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Branchlines Vol. 18, No. 1 (2007) Faculty of Forestry, University of British Columbia 2011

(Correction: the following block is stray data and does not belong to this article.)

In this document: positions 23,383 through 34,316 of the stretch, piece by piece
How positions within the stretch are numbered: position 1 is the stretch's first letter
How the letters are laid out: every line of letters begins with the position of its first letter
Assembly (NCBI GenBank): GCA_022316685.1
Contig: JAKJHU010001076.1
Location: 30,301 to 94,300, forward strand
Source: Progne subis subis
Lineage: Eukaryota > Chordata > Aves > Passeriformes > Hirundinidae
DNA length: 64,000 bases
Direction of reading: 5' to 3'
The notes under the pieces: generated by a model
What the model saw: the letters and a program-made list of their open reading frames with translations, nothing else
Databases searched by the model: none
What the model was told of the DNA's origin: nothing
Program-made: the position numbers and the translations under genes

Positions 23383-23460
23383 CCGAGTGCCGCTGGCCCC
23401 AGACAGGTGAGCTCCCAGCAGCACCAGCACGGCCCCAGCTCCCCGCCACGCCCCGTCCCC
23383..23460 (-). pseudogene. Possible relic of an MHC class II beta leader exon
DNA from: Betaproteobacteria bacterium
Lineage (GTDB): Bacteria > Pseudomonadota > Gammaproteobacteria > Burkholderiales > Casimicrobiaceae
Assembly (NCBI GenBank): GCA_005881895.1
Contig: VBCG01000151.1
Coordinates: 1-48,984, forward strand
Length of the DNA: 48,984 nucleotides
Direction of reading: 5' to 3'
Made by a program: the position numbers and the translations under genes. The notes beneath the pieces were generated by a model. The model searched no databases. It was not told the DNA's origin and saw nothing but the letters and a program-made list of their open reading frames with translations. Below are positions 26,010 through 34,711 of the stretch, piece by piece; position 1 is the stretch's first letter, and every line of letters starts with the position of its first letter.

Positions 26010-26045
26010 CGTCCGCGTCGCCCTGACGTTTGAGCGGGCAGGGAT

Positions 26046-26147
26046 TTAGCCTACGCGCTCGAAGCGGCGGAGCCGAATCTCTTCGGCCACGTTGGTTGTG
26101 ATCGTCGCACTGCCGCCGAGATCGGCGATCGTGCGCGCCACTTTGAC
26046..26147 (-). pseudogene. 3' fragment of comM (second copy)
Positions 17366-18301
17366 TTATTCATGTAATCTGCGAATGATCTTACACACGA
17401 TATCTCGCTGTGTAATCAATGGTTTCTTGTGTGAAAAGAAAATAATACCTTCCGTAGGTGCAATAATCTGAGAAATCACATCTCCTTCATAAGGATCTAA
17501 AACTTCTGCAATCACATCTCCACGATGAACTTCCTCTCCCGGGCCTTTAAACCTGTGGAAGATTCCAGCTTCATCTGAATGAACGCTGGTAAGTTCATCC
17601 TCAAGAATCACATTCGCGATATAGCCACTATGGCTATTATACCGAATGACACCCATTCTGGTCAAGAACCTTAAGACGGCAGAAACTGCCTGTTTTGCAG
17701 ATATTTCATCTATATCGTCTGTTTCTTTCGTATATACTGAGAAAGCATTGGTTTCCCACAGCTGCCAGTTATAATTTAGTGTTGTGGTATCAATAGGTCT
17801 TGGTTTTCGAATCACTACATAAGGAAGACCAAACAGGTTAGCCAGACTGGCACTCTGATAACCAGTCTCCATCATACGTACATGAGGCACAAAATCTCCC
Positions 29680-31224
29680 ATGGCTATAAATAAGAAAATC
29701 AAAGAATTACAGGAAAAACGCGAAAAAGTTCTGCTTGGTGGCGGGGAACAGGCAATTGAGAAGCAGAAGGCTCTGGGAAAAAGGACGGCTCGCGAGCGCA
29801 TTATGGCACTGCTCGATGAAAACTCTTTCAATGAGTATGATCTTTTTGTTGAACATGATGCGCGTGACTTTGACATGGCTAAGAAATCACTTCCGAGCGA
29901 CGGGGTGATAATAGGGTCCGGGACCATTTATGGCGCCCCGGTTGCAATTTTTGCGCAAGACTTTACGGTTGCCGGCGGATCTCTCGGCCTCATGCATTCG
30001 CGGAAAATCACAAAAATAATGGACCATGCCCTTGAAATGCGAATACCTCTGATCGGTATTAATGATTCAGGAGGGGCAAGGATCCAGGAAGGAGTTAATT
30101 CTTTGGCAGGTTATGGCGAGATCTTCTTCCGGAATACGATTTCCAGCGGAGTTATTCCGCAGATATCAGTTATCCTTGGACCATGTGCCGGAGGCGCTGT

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ranch ines Volume 18 No. 1 March, 2007 l b (cont. on back page) T HE POWERFUL WIND STORM that hit British Columbia’s lower mainland on December 15, 2006 made a great, and to some, shocking change in the appearance of Vancouver’s oldest, largest and most popular park. Approximately 40 hectares out of 250 hectares of forest in Stanley Park suffered severe damage. Several thousand trees were uprooted or broken and many trees lost branches and tops. Wind speeds at the peak of the storm gusted to 119 kilometers per hour at Point Atkinson and likely reached similar speeds near Prospect Point, the highest point in Stanley Park. The wind uprooted trees behind the acclimated stand edge that faced onto English Bay. These gaps rapidly expanded to the east through tall, dense hemlock-dominated stands, reaching across the causeway in several places. The storm also caused considerable damage to the seawall and there are a number of slope failures associated with windthrown trees near Siwash Rock. Vancouver residents and visitors love this park and it will take some time for them to adjust to Stanley Park’s recovery BRANCH LINES  PAGE 2 T HE WINDS THAT FELLED one tree in ten in Stanley Park have created an exciting opportunity to redesign and rebuild; both naturally and with human intervention. The financial and moral support has been amazing, with $9 million being raised towards the recovery, in addition to over $1 million in timber value from downed trees. Logs retrieved will be used for a number of projects including the 2010 Olympics and the new Vancouver Convention Centre. While appearing to be a devastating blow to the park, it is not widely known that this natural disturbance was in fact predicted when forest health in the Park was extensively studied by Dave Bakewell in the 1970s and by MacMillan Bloedel foresters in the 1980s. The recovery ahead will showcase the role of forestry in the twenty- first century to the 8 million park visitors each year. Today’s forest professional is a designer as much as a harvester, and Stanley Park will not be a timber production forest. It is a “designer forest” in the same way that gladed ski runs or golf courses are designed to produce a special recreational experience. The structure and function of this designer forest will require consideration of both its biological and social purposes. Planning for Stanley Park’s recovery must reflect this complex set of objectives and constraints. The challenge is in maintaining community support for actions taken and in being seen to do no harm. The overall objective will be to recreate a resilient native forest on the majority of the damaged areas. Selected blowdown will be retained to regenerate naturally for education and demonstration. Other scattered blowdown areas will be cut to lie An ill wind? Aerial view of wind damage at Prospect Point. Wind shattered bole. BRANCH LINES  PAGE 3 on the ground with the residual stand subsequently underplanted. The majority of the blowdown material will be recovered and used. Remaining trees and snags within the blowdown areas will be kept or recreated. Paul Lawson, Manger of the UBC Malcolm Knapp Research Forest, has been seconded to the Vancouver Parks Board as Project Manager during the Park’s initial recovery efforts. Paul is part of a large team comprising foresters, geoscientists, ecologists, biologists, several private consultants and even psychologists. This team is guided by a Steering Committee, chaired by Jim Lowden, Director of the Stanley District of the Vancouver Parks Board. A major geotechnical problem is the escarpment above the seawall. Upturned trees are hanging over the escarpment and some have slid down onto the walkway. An excavator at the top of the escarpment will remove these trees and the associated overhanging root wads. Bioengineering will be used to stabilize the escarpment once this is completed. In order to minimize the number of workers on the ground, blowdown will be hoe-forwarded to existing roads and trails. Due to soil moisture conditions, work will not start until soils have dried enough to minimize damage to the forest floor and risk to workers. Key to success is risk management of issues such as: further blowdown, fire hazard, geotechnical and slope stability, and safety of workers and the public. These dangers must be addressed before restoration can begin. UBC, PheroTech, Forestry Canada and the CFIA are cooperating in monitoring the area for outbreaks of both native and exotic insects. Plans are also underway to use proceeds from the sale of timber to create a long term fund that will support forest stewardship in the Park. One way that the Faculty has been supporting these efforts was by co- hosting (along with Simon Fraser University and the Vancouver Parks Board) a Public Forum held on April 12 at the Roundhouse Community Centre. That Forum was moderated by Bruce Larson, and included presentations by Faculty members John McLean, Hamish Kimmins, Stephen Sheppard, Steve Mitchell and Ken Lertzman of SFU. I welcome your feedback. You can reach me at jack.saddler@ubc.ca or 604-822-3542. View to the Northwest from Prospect Point. BRANCH LINES  PAGE 4 T HE STORM DAMAGE at Stanley Park, with its spectacular devastation in a much loved and scrutinized locale, has created a complex tangle of park management dilemmas, forest sciences, and public perceptions. This presents a unique opportunity for learning, communication, and collaboration on all sides. Decisions on designing and implementing restoration activities after the storm and into the future will require close coordination between various scientific disciplines, interest groups, and the management team. Clearly communicating alternative futures for Stanley Park under an intense political spotlight and a changing climate will be vital, but a major challenge. Similar storm damage in most other parts of this heavily forested province goes largely unseen and unheralded; natural disturbance of this scale has always happened, and some ecosystems depend upon it. However, Stanley Park has a history of man- made and natural disturbance, with logging, clearing, road construction, park development, and previous ‘damaging’ storms leaving their mark on the landscape. The present state of the Park, then, provides a unique opportunity to inform the public and park users about some key messages: The role of natural disturbance in BC’s forests generally; The Park’s own history of disturbance and resilience in returning to its apparently natural state; and • • The legacy of past disturbance and management in contributing to the recent Park damage, as a precedent for considering the longterm implications of upcoming management decisions. In addition, however, the storm has raised questions and the public consciousness on the threat of climate change. International climatologists agree that the incidence of severe weather events is projected to increase, and many parts of the world have already observed such increases. While we cannot know for certain if this last storm can be attributed to climate change, we can expect more frequent events of this type, events that Stanley Park, in its exposed location, will need to be able to withstand. Recent regional data from Environment Canada climatologists working with the Faculty of Forestry at UBC suggests that the area will • experience longer, hotter, drier summers during this century due to global warming, and this can be expected to alter growing conditions, encourage pests, and increase fire risk in vulnerable locations such as Stanley Park. The storm thus presents an opportunity to convey a broader but urgent message about the need (and ways) to reduce greenhouse gas emissions rapidly, in the hope of reducing the risks and impacts brought by climate change on our communities and beloved areas. There is therefore a need for much longer-term thinking in the public consideration of park options and in making decisions on park planning and management. Restoration and management options that may seem damaging to treasured places and values in the short term may be in the best interest of a resilient, healthy, and attractive forest over the Stanley Park after the storm: unnatural disturbance? Visual management interface for LLEMS BRANCH LINES  PAGE 5 Stanley Park after the storm: unnatural disturbance? long haul. However, the public cannot be expected to simply accept the word of scientists and park planners in this; they need to be presented with the evidence from past records and future modelling, using tools such as ecosystem successional models (eg. Forecast and LLEMS) and windthrow modelling. Furthermore, these models need to be translated into realistic visualisations of recognizable park places under alternative conditions; these pictures can increase general awareness of complex scientific issues and solicit meaningful input and support for emerging solutions that will strongly influence aesthetic, recreational, and psychological values. Research in BC and elsewhere has shown that such methods can reduce misinformation and help build consensus through constructive engagement. These pictures and their supporting models, can act as a meeting ground for the many disciplines which need to be involved in developing long term solutions, ranging from ecologists and engineers to landscape architects and public involvement specialists. Without a serious and innovative two-way process for participation of the public and stakeholders in the decision-making, any plan is in for a rough ride. Without some solid science to inform public opinion and weigh park options, we risk perpetuating future park problems and may lose a crucial opportunity for improving our collective understanding of both natural and unnatural disturbances. For further information contact Dr. Stephen Sheppard, Professor and Director of Collaborative for Advanced Landscape Planning, at 604-822-6582 or email stephen.sheppard@ubc.ca BRANCH LINES  PAGE 6 B UILDING WITH WOOD has undergone a renaissance in recent years – led by the revival of the log and timber frame building industry in British Columbia. Historically, log homes were the settler’s building of choice. Many of our ancestors grew up in drafty, dirt-floored cabins built from logs that were cut from their homestead. They were efficient and economical because materials were plentiful and labour was cheap. Over the years, the log home on the shore of a frozen lake became a Canadian icon more recognizable than either the maple leaf or beaver. But the scarcity of raw materials and skilled labour increased both cost and difficulty of construction to a point where Canadian demand for log homes had virtually disappeared by 1960. The revival of the industry has been fueled by international demand – based mainly in Japan and the United States. In those countries, log homes have become a status symbol for the wealthy. Technological change has also benefited the industry in the techniques for log handling, manufacturing and joinery. Those improvements have resulted today in a product that is weatherproof, and built to accommodate the inevitable shrinkage that plagued the early versions of the romantic log cabin. Today the log and timber frame building industry in BC employs over 1800 people from all regions of the province. Log homes represent the second highest value added product made here, second only to guitars. They are incredibly labour intensive and also increase employment in spin-off industries such as wood window and door manufacturing. House logs command a premium price as the straightest and cleanest timber available both on the coast and in the interior, and are highly prized by the market logging sector. There is little doubt that the log building sector is a showcase for the future of the forest industry. Yet major challenges lie ahead. Increasing labour and materials costs as well as scarcity of raw materials could easily put log built homes out of reach of the wealthiest customer. Lack of skilled workers has led many log builders to downsize their operations and turn away excess orders. There is a constant need for innovation through research and development of new technology in order to keep the industry competitive. Log and timber frame construction research and training at the Malcolm Knapp Research Forest Hybrid log frame/conventional construction home. BRANCH LINES  PAGE 7 Log and timber frame construction research and training at the Malcolm Knapp Research Forest In 2005, the Malcolm Knapp Research Forest (MKRF) began working with Artisan Custom Log Construction of Mission B.C., to develop a site on the Research Forest where log and timber frame construction research and training programs could be carried out. The site opened in July 2006 and the first building was completed and shipped in September. Plans are underway to offer pre- apprenticeship and apprenticeship level training programs at the site. Artisan’s owners, Rob and Kathy Littler began building log homes in Quesnel in 1976. They and two of their sons now operate the company from the Research Forest and are working on plans to construct our replacement cabins at Loon Lake (see previous article). Their site is adjacent to the MKRF sawmill and they plan to integrate their operations to produce custom timbers and building logs using the sawmill whenever possible. Artisan has specialized in “hybrid” timber frame buildings that combine log framing with conventional construction – thereby reducing log consumption and cost. Rob Littler sees the future of his industry tied to gains in productivity, cost and quality. “Every log represents a day’s work by a skilled craftsman” he says, and adds that “continued demand for log buildings depends on our ability to work smarter – to get more done with less”. Rob’s passion is in developing equipment that can mechanize certain labour intensive and repetitive aspects of log construction, while maintaining the creative hand-crafted joinery unique to each builder. His vision is that “if the product is more affordable, then the average homeowner will want it”. For further information contact Paul Lawson, Manager of the Malcolm Knapp Reserach Forest at 604-463-8148 or paul.lawson@ubc.ca Full log construction home. Log home construction site at the MKRF. Stanley Park’s recovery (cont.)  Newsletter Production Branch Lines is published by the Faculty of Forestry at the University of British Columbia three times each year. ISSN 1181-9936. www.forestry.ubc.ca Editor: Susan B. Watts, Ph.D., R.P.F. susan.watts@ubc.ca In-house graphic design and layout: Jamie Myers jamie.myers@ubc.ca  Questions concerning the newsletter or requests for mailing list updates, deletions or additions should be directed to Dr. Susan Watts, Newsletter Editor at: Faculty of Forestry, Dean’s Office University of British Columbia Forest Sciences Centre 2005 – 2424 Main Mall Vancouver, B.C. V6T 1Z4 the new look - and there is more change to come. The storm has generated enormous quantities of fuel, and has exposed formerly stand-grown trees that are now vulnerable to routine peak winds. Needless to say, the parks managers have some challenges ahead of them. This is not the first time that Stanley Park has seen this level of destruction. Stanley Park was extensively logged in the 1880s and regenerated to a mix of dense, hemlock dominated stands, and mixed conifer deciduous stands. Areas close to Lost Lagoon were burned during the 1886 Vancouver fire and now have a higher Douglas-fir component. A major storm in October 1962, locally known as Hurricane Frieda, created large openings which became the Prospect Point picnic grounds and Children’s Zoo. Strong winds and resulting blow downs are a common natural phenomenon in our coastal forests. In any given year, Vancouver Island and the Queen Charlotte Islands sustain 10 to 20 times the damage that occurred in Stanley Park. These storms are correctly called extra- tropical cyclones (ETCs). These large, low pressure systems have counter clock-wise circulation and develop over the Pacific in response to the difference in ocean temperatures between the tropics and the northern latitudes. We experience several low intensity ETCs every month during the winter time and they produce gusty winds and lots of rain. Intense ETCs with high winds occur less frequently but they are part of the normal climatology of the west coast. Our coastal forests are well adapted to them in terms of re-growth and regeneration. Major wind storms damaged forests on Vancouver Island in 1886, 1906 and 1921 and the even-aged stands that regenerated are clearly visible on aerial photographs today. The forests in Stanley Park will regenerate naturally if left alone. The windthrown areas will seed in with red alder and western hemlock, with large volumes of decaying coarse woody debris and many wildlife trees. As the downed trees decay they will become nurse logs for regeneration and important habitat for invertebrates and amphibians. The broken trees will become excellent sites for cavity nesters. It is not uncommon for windthrown areas to burn, in which case Douglas-fir and redcedar would become the dominant species. In reality however, parks managers have to manage for recreation as well as conservation and in this busy urban park public safety and management of fire hazard must take precedence. With assistance from the Faculty of Forestry and the forestry community (see page 2 article), the parks managers are preparing a plan that balances near term public safety and fuel management with long term conservation and recreation. The first priority is to remove hazard trees near trails and roads. The second priority is to begin windfirming sound trees that are newly exposed around the edges of new gaps and along roadways. This will be done by spiral pruning to reduce the sail area while maintaining crown shape. The next priority is to reduce the fuel loading from branch material. There are places where stems and branches are jumbled 10 meters deep so this will require use of skilled loggers and heavy machinery. But, imagine the consequences for the Park, downtown Vancouver and north shore commuters if this material caught fire during one of our summer dry spells. The recovery program will take some time and will require use of forest management techniques that many urban residents will not have seen up close. The natural disturbance, clean up operation and subsequent regeneration will provide a first hand lesson in forest ecology and forest management for park visitors. This is an excellent opportunity for the forestry community to demonstrate our knowledge of coastal forest ecology and our ability to use forest management techniques to maintain forests with high aesthetic and conservation value. For further information, contact Dr. Steve Mitchell, Associate Professor of Silviculture at 604-822-4591 or email steve.mitchell@ubc.ca New MBA sustainability and business specialization at UBC W HEN UBC FACULTY OF FORESTRY professor John Innes accepted the role of teaching business students about environmental issues and sustainability in 2006, he may not have realized that the coming winter was about to offer a number of headline-making global events to underscore his classroom teachings.  Tsunamis, floods, ice storms and other natural disasters were part of the mix. So too were historic political and scientific announcements on the world stage. For Innes, teaching the course “Global Environment Issues” in the inaugural Master of Business Administration program with a specialization in sustainability and business, the timing couldn’t have been better. “There has been so much going on, and it’s been so topical”, says Innes, Forest Renewal BC Chair in Forest Management and Director, International Forestry.  “During one class, we were talking about hurricanes while a hurricane was actually hitting Florida. In another, we were discussing the importance of climate change at the same time that members of the Intergovernmental Panel on Climate Change in Paris were announcing their conclusions on global warming.” All the while, Innes’ teachings have ranged from insurance risk in the context of environmental and climate change, to the private sector’s role in environmental conservation, to assessing the degree of corporate social responsibility at different organizations. The MBA sustainability and business specialization at UBC’s Sauder School of Business was created through an initial collaboration between the UBC Faculty of Forestry and Sauder. Both faculties have seen increased demand from industry, alumni and prospective students for graduate education that recognizes the convergence of business management and leadership skills with environmentally and socially sustainable practices.  The program underscores a fundamental change in today’s business and government environment: Businesses of all kinds now find their corporate ethics and their environmental impact held up to scrutiny by governments, consumers, and shareholders. In addition to Innes, other professors from the Faculty of Forestry who are involved in the program include David Cohen, Robert Kozak and Thomas Maness. The specialization consists of nine required modules, ranging from cost-benefit analysis to business ethics to the aforementioned global environment issues. It also includes a number of elective modules, which allow the student to pursue selected issues such as nonprofit management, environmental marketing, and social entrepreneurship with greater depth. Industry presenters to the inaugural MBA specialization play a pivotal role in delivering real-world focus to the program. They include sustainability leaders from organizations such as Shell Canada, The Vancouver Organizing Committee for the 2010 Olympic and Paralympic Winter Games (VANOC), and Catalyst Paper Corporation - formerly NorskeCanada. “The goal of achieving sustainable development is arguably the greatest challenge mankind has ever faced,” says Peter Nemetz, Sauder School of Business professor, coordinator for the MBA specialization in sustainability and business. “Only with the active engagement of the business community is there any realistic hope that our economic, social, and ecological systems can achieve sustainability,” he says. For more information about the MBA specialization in sustainability and business offered at the UBC Sauder School of Business, visit www.sauder.ubc.ca/mba/ program_details/sustainability.cfm BRANCH LINES SUPPLEMENT Intercollegiate academic competitions are not the norm in forestry, but that may change if the success of a recent event is any indication. On March 9 & 10, six students and TA Craig Farnden from Bruce Larson’s silviculture class undertook the 5 hour drive to the University of Washington’s Pack Forest. There they joined students from David Ford’s University of Washington silviculture class in a competition to devise management prescriptions for a unique piece of land. The Nisqually Land Trust had recently acquired the first of many parcels they hope will form a wildlife corridor through primarily industrial forest lands between Mt. Rainier National Park and nearby National Forests. Their primary management objectives were twofold: maintain forest cover and structural attributes needed for habitat, while generating a modest income stream for the Trust. Members of the Trust were concerned about nesting habitat for spotted owls and marbled murrelets. Each of four student teams spent Friday afternoon reconnoitering the 187 acre property, with Friday evening and Saturday morning given to developing their plans. The land parcel itself offers some interesting challenges. The terrain is very steep, with slopes averaging 60%. The existing stands of Douglas-fir, western hemlock and red alder are varied, with a past history of several thinning and clearcut logging events. Few of the current stands satisfy the habitat requirements for either owls or murrelets, and several would require extensive modification as well as passage of time. Each team was allotted 25 minutes to present their plans to a panel of three judges including Joe Kane, executive director of the Nisqaully Land Trust, Tim McBride, a habitat specialist with Hancock Timber Management Ltd., and Jeff Madsen from Port Blakely Tree Farms. Joe Kane was particularly impressed with the degree to which the students took the Land Trust’s objectives to heart, finding innovative ways to balance the often conflicting objectives of habitat conservation and revenue generation. The winning team consisted of Marley Chewter, Andy Peacosh, and Matt Scott from UBC’s Faculty of Forestry. The other UBC team of Garret McGaughlin, Tyler O’Farrell and Emily Whiting also came up with a creative and inspired proposal, as did the teams from the University of Washington. An excellent rapport developed between students from the various teams. Given the short time allotted for field reconnaissance, no team had the opportunity to see the entire field site. Teams shared their observations from various parts of the property, along with other resources such as air photos and GIS data. The students involved agreed that it was an exciting and worthwhile event. The judges and instructors were, in turn, inspired by the students’ level of dedication and ingenuity. All in all, a solid foundation was built for next year when we will be hosting the event at our Malcolm Knapp Research Forest in Maple Ridge. The first annual UBCV-UW Grand Silviculture Challenge From left to right: Marley Chewter, Matt Scott, Garrett McGaughlin, Emily Whiting, Tyler O’Farrell, Craig Farnden (TA) and Andy Peacosh. BRANCH LINES SUPPLEMENT